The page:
A. Racial Discrimination Claims

Akinyemi contends that she was the victim of racial discrimination by Quaker in the form of: (i) the failure to promote her; (ii) her wrongful termination; and (iii) Quaker's disparate treatment of her during her employment by denying her a laptop computer, altering her job responsibilities, and not providing her with the assistance of a temporary worker whom Quaker had hired and who was stationed at Quaker's Chicago office, all in violation of Title VII and Section 1981.

1. Failure to Promote Claim

Quaker contends that the record is devoid of evidence to support Akinyemi's claim that she was discriminated against with respect to her being promoted during her employment. The Court has carefully reviewed Akinyemi's response memorandum and cannot discern any response to this claim. The Court thus views the claim as an unopposed motion for summary judgment. A non-movant's failure to respond to a motion for summary judgment does not automatically result in a judgment in favor of the movant. Raymond v. Ameritech Corp., 442 F.3d 600, 608 (7th Cir. 2006). The ultimate burden of persuasion still remains with the movant to demonstrate that it is entitled to judgment as a matter of law. Id. at 608.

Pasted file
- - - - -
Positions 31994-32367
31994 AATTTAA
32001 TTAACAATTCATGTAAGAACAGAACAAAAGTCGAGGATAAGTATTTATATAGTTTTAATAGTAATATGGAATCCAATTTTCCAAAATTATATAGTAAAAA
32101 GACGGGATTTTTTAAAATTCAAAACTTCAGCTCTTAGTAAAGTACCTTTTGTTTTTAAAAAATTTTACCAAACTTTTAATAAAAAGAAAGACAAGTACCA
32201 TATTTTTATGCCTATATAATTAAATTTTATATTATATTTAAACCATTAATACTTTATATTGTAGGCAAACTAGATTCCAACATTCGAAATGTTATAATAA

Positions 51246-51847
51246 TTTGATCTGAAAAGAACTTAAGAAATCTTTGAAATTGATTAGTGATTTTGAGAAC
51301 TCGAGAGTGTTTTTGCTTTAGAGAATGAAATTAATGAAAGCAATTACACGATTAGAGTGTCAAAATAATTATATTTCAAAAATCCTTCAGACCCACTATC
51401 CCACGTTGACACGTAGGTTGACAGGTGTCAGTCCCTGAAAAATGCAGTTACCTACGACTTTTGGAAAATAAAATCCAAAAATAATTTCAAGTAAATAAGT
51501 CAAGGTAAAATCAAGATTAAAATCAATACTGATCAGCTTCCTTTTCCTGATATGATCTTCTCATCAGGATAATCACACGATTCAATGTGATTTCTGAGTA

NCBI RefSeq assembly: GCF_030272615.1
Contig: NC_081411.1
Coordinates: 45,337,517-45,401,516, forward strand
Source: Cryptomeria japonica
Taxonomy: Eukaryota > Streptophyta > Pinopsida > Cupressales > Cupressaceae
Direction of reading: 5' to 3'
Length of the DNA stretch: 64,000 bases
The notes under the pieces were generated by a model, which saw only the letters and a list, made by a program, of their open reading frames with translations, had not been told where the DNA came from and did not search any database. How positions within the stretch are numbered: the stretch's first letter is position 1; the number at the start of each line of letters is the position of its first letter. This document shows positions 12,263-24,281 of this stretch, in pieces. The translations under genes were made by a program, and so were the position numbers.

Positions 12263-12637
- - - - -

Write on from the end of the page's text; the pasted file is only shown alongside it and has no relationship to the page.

To prevail on a claim of promotional discrimination, a plaintiff must show that: (i) she belongs to a protected class; (ii) she applied for a position for which she was qualified; (iii) she was rejected for it; and (iv) the defendant granted the promotion to an individual outside of the plaintiff's protected class who was not better qualified than the plaintiff. Grayson v. City of Chi., 317 F.3d 745, 748 (7th Cir. 2002). In the case sub judice, the Court has been unable to locate any evidence in the record of what promotion Akinyemi applied for and the requisite criterion or criteria to garner the promotion. The record also does not indicate who received whatever promotion Akinyemi sought, so the Court is unable to evaluate whether the recipient had inferior qualifications to those of Akinyemi. The record also is lacking with respect to the issue of whether the recipient of the promotion was or was not a member of the protected class. In short, Akinyemi has not satisfied any of the prima facie elements necessary to establish promotional discrimination, and this claim is dismissed.